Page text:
Critical care medicine traces its origins to the Crimean War of the 1850s, when Florence Nightingale designated a separate treatment space for the most severely wounded soldiers.1 At this point, the emphasis was on proximity to the nursing station and a higher level of nursing care. In 1923, Dr. Walter Dandy, a student of Harvey Cushing, created one of the first surgical intensive care units when he grouped his postoperative neurosurgical patients together in the same treatment area at Johns Hopkins.2 The original emphasis on intensive nursing care continued into World War II, with the development of “shock units” for care of the severely wounded.1
As medicine evolved, so did critical care. With the advent of organ system support devices, intensive nursing units transitioned into intensive therapy units. In the 1940s, iron lung wards (supplemented, where necessary, by medical students providing round-the-clock manual ventilation) supported patients with respiratory paralysis from polio. In the 1950s, hantavirus became a major cause of renal failure in Korean War soldiers, leading to the development of the first hemodialysis units. Concurrently, electrical defibrillators and transvenous cardiac pacing allowed the creation of specialized cardiac care units.1 In the 1960s, the creation of positive-pressure machines was a crucial step in the transition from iron lung wards to ventilatory care units.3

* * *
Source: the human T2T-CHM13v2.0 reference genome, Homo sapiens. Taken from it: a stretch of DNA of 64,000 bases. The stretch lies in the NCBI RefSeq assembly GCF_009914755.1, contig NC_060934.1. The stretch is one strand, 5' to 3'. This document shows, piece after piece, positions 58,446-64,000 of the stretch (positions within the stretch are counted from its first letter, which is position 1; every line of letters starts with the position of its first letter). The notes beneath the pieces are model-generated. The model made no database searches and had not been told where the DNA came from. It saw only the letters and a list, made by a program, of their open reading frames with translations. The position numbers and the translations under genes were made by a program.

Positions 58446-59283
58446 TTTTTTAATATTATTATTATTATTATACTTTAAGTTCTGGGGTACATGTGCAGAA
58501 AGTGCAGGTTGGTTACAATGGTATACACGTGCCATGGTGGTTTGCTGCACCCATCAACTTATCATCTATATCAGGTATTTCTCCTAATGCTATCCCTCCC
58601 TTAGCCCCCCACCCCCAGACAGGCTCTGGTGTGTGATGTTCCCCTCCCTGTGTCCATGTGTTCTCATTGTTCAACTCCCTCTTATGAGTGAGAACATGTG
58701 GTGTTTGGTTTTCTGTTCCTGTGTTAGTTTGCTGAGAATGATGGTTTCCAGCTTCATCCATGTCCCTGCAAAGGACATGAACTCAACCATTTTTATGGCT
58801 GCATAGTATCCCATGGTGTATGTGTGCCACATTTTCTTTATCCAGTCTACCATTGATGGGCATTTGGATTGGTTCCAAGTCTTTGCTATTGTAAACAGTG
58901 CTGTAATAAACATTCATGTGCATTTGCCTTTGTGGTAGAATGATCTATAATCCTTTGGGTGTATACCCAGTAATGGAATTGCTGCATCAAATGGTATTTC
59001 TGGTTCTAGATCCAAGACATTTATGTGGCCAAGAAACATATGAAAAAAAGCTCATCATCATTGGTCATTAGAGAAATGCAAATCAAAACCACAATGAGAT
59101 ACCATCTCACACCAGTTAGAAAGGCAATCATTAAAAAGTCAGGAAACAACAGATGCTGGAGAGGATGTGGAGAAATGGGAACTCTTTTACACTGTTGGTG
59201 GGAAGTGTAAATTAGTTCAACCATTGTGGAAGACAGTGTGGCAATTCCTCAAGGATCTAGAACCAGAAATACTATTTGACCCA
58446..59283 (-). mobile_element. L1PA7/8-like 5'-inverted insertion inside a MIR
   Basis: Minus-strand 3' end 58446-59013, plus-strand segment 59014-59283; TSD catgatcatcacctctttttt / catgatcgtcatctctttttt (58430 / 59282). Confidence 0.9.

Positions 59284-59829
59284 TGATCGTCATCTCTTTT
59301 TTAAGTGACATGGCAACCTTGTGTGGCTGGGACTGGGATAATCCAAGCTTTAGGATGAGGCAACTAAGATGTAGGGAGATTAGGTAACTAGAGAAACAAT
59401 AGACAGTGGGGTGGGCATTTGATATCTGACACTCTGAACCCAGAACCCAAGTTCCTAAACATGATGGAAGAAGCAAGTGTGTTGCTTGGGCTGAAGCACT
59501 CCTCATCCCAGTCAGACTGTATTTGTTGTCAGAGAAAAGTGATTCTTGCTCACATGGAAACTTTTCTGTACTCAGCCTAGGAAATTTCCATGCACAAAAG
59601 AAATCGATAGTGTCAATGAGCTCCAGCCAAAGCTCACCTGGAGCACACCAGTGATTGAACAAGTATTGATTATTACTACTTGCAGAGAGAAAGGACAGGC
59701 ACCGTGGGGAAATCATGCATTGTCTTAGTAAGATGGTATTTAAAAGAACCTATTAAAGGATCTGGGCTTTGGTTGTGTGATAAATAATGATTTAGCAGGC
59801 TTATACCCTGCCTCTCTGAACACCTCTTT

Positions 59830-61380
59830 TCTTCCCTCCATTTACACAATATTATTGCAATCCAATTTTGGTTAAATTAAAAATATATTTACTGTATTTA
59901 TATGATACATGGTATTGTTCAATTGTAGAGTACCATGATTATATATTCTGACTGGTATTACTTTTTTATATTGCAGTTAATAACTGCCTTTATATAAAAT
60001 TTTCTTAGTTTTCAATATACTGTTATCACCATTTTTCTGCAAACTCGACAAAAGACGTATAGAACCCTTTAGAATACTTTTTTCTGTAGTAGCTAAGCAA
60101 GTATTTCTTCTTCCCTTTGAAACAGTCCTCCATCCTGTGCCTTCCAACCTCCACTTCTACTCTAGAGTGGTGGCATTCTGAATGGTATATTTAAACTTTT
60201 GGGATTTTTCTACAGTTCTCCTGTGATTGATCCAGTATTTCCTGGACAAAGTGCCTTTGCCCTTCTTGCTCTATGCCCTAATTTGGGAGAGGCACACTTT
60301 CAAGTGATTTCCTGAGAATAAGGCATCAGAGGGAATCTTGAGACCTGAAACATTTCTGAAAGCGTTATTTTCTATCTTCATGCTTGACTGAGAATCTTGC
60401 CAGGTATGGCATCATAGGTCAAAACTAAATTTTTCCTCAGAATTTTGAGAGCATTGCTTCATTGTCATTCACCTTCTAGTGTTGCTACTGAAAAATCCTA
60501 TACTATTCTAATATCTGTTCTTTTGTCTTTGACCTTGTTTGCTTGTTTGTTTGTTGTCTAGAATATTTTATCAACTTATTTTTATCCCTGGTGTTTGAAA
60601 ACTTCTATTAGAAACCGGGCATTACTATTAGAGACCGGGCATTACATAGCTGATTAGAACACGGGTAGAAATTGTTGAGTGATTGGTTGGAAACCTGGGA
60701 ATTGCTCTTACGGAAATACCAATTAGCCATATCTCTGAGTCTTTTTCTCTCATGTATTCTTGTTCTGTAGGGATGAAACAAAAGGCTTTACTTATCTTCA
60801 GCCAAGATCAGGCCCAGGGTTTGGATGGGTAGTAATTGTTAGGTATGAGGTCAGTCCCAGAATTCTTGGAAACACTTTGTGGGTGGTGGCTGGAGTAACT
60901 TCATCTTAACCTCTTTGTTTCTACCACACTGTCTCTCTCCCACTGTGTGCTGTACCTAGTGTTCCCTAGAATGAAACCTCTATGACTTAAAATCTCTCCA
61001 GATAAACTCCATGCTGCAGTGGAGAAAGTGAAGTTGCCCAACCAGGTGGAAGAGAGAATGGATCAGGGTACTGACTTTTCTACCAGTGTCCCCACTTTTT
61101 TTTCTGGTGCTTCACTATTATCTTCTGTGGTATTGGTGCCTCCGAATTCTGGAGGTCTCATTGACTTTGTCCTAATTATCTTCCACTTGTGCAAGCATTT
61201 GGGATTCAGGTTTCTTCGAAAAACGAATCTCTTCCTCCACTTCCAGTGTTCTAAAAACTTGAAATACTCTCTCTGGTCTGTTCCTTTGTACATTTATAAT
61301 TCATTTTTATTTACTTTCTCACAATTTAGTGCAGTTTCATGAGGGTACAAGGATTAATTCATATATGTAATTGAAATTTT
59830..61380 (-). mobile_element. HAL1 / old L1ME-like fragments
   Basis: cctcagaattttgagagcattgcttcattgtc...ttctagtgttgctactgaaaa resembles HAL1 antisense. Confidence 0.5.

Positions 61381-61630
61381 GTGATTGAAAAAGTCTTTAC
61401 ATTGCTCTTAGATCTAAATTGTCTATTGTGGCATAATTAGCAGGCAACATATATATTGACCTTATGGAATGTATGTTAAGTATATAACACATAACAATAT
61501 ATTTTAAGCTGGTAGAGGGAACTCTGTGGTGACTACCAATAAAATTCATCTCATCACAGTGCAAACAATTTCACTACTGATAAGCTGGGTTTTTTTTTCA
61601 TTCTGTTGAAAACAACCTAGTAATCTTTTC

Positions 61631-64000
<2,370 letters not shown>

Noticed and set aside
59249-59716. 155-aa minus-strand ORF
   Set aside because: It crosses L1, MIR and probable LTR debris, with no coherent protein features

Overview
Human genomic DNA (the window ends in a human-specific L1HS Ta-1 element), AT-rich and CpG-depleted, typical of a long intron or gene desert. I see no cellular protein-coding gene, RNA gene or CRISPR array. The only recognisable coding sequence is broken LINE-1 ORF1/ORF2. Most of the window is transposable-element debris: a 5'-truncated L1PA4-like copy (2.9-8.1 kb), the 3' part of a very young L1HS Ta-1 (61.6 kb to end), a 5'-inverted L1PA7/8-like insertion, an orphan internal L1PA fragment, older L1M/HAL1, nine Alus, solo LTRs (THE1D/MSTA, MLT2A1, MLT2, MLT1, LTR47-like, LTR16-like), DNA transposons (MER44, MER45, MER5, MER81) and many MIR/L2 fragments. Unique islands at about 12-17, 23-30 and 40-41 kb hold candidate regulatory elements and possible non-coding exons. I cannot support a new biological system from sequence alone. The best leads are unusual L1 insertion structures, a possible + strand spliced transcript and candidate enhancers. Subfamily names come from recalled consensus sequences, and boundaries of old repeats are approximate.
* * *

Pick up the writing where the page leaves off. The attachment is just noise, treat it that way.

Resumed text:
The isolated support of individual systems began to merge into true, multiorgan system support with the advent of improved vital sign monitoring, point-of-care analyzers, and STAT labs. This was supplemented by organizational restructuring, creating closed units and specialization for physicians and nurses.2 With the structure in place, major advances in treatment became possible. In particular, with critical care units in hospitals throughout the world, multicenter clinical research groups developed. These groups allowed for larger sample sizes, higher statistical power, and more rigorous and generalizable studies.4
Many of these studies are described in detail in the following chapter. They include the ARDSNet group in the United States, who in the 1990s and early 2000s demonstrated the benefit of low-tidal-volume ventilation for ARDS.5 In Canada, the Canadian Critical Care Trials Group demonstrated a mortality benefit to restrictive transfusion requirements that dramatically changed standard of care and resource utilization internationally.6 When single-center studies called into question the standard of care, as with early goal-directed therapy in the Rivers Trial,7 multicenter groups quickly formed to confirm or contest the results.8
Today, critical care units represent an increasing percentage of hospital beds, and that percentage is likely to continue to rise in the next few decades.9 Although trauma and burn surgeons dedicate their practices to critical care, surgeons in all specialties will be increasingly called on to care for patients with septic shock, hemorrhagic shock, and multiorgan system failure. Surgeons must remain informed as critical care evolves; evidence may prove common practices in the multidisciplinary, highly monitored units of today ...